“A Jury of Her Peers” by Susan Glaspell is a short story that examines how women who have similar backgrounds and common experiences enable them to identify with each other and piece together a murder without the help of men. The author wrote this story in the early 1900s when roles were still very divided between men and women. New inventions were emerging like the telephone and automobile however in rural areas of the United States these modern inventions along with the modern ideas of equality between men and women were still very much dismissed.
Men were in charge of working the land and being the breadwinners and women remained in the home cooking, cleaning, and sewing. Women who were farmer wives were isolated as their work took up most of their day. There was no time for socializing and meeting for tea. This shared oppression of women helped women to sympathize with each other and clearly understand each other’s challenges, even if the women had never met. This short story illustrates just that as the two main characters Mrs.
Hale and Mrs. Peters, who by working together find and destroy the clues in order to protect one of their own, Minnie Foster Wright and allow the men to never learn of the reasons behind the murder of John Wright. Susan Glaspell writes this story in third person omniscient. Through the use of this point of view, the narrator is able to illustrate a central point of view by showing each character’s thoughts, feelings and actions. In the first part of the story we learn about Mrs. Hale.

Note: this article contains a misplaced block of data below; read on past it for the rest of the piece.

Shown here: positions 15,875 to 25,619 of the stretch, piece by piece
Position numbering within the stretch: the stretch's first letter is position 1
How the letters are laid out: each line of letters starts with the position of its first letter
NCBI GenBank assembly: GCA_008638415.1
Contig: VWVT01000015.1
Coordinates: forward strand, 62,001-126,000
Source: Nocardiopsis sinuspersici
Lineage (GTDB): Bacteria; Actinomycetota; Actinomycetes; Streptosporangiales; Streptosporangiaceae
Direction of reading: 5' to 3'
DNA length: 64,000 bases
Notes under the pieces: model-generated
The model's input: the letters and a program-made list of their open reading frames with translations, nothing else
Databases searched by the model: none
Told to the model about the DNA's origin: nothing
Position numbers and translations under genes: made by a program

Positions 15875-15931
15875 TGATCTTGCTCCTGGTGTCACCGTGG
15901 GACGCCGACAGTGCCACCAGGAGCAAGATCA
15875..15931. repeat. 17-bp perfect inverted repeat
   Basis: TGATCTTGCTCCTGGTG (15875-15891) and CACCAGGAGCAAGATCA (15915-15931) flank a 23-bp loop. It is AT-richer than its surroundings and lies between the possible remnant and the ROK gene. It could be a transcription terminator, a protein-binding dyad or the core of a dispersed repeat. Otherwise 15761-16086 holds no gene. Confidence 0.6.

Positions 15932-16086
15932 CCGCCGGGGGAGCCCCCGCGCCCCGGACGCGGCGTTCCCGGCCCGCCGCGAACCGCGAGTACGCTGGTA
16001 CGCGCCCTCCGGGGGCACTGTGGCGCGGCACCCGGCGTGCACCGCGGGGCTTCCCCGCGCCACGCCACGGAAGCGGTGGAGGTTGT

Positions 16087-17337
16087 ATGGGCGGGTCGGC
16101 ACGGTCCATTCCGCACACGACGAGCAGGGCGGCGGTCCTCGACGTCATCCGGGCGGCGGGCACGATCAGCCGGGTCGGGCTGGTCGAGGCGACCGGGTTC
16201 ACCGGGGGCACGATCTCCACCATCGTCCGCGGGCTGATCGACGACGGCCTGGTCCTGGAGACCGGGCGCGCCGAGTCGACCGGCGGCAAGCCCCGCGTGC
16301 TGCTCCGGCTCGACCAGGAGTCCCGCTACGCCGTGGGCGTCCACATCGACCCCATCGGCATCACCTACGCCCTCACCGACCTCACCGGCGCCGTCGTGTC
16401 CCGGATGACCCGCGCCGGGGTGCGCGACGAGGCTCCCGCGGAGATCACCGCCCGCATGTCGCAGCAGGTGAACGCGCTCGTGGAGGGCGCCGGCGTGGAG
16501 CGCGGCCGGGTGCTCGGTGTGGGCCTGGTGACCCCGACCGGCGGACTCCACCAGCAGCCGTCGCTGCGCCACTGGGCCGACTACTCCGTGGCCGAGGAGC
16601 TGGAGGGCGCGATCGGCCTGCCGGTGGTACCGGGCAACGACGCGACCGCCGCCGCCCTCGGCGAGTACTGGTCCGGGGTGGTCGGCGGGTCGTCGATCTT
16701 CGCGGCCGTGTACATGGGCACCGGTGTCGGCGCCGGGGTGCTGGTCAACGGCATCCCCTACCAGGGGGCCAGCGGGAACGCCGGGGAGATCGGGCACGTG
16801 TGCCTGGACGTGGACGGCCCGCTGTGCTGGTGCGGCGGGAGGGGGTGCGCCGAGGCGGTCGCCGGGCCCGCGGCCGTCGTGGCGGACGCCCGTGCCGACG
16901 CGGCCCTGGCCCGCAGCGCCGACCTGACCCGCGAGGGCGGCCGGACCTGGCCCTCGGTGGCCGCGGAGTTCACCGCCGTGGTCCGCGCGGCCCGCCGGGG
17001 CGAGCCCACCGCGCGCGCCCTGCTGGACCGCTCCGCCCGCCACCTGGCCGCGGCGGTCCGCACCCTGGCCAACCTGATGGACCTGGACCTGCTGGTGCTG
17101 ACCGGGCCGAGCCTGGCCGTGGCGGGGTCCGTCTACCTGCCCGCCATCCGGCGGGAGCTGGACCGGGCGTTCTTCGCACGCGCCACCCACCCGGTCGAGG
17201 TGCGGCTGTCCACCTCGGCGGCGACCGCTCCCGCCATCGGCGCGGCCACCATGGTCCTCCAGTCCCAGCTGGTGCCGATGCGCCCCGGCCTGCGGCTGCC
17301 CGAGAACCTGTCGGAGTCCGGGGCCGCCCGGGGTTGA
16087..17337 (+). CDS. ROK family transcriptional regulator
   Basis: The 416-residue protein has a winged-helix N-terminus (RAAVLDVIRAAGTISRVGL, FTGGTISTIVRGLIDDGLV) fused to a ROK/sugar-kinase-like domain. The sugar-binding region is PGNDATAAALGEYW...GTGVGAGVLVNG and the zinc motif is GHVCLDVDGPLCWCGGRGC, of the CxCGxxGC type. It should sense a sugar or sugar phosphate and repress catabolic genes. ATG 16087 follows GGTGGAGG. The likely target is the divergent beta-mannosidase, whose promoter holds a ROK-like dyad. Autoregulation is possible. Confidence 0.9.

Where Does The Truth Lie? Rashomon is a film which allows you to come up with your own ending. You are told four stories, all completely different from one another, but about the same thing. As the viewer, you are to come up with your own truth. Also you are then forced to see why people may lie or embellish. Whether it be to keep themselves out of trouble or make themselves seem as if they are a ...
She is an older women who has know Minnie for several years, however hasn’t seen her or kept in touch with her for years. Martha Hale has some guilt about not visiting Minnie ever, especially now that Minnie is accused of murdering her husband. We learn through the narrator that Martha “had a moment of feeling that she couldn’t cross it” in regards to the threshold to the Wright home because she hadn’t come before, but only now after this tragedy occurred. The reader understands through this literary point of view more about the character and her feelings.
We also learn through Martha’s thoughts that Minnie was once a vibrant, well-dressed woman who sang in the church choir. “She used to wear pretty clothes and be lively—when she was Minnie Foster, one of the town girls, singing in the choir. ” We also learn a lot about Mrs. Peters, the sheriff’s wife. Mrs. Peters is younger and never has met Minnie. We also get the idea through the narrator that Mrs. Peters is still very loyal to her husband and obedient. The county attorney states, “Of course, Mrs.
Peters is one of us” in order to remind her of her obligation to the law and her husband. Martha and Mrs. Peters are the two main characters of the story, different ages and slightly different points of view however throughout the story they each individually begin to identify with aspects in Minnie’s life and they both agree to support Minnie and destroy the condemning evidence. Using third person omniscient is that the narrator is also able to focus the reader on specific scenes throughout the story so that the reader is able to understand what is important to the author.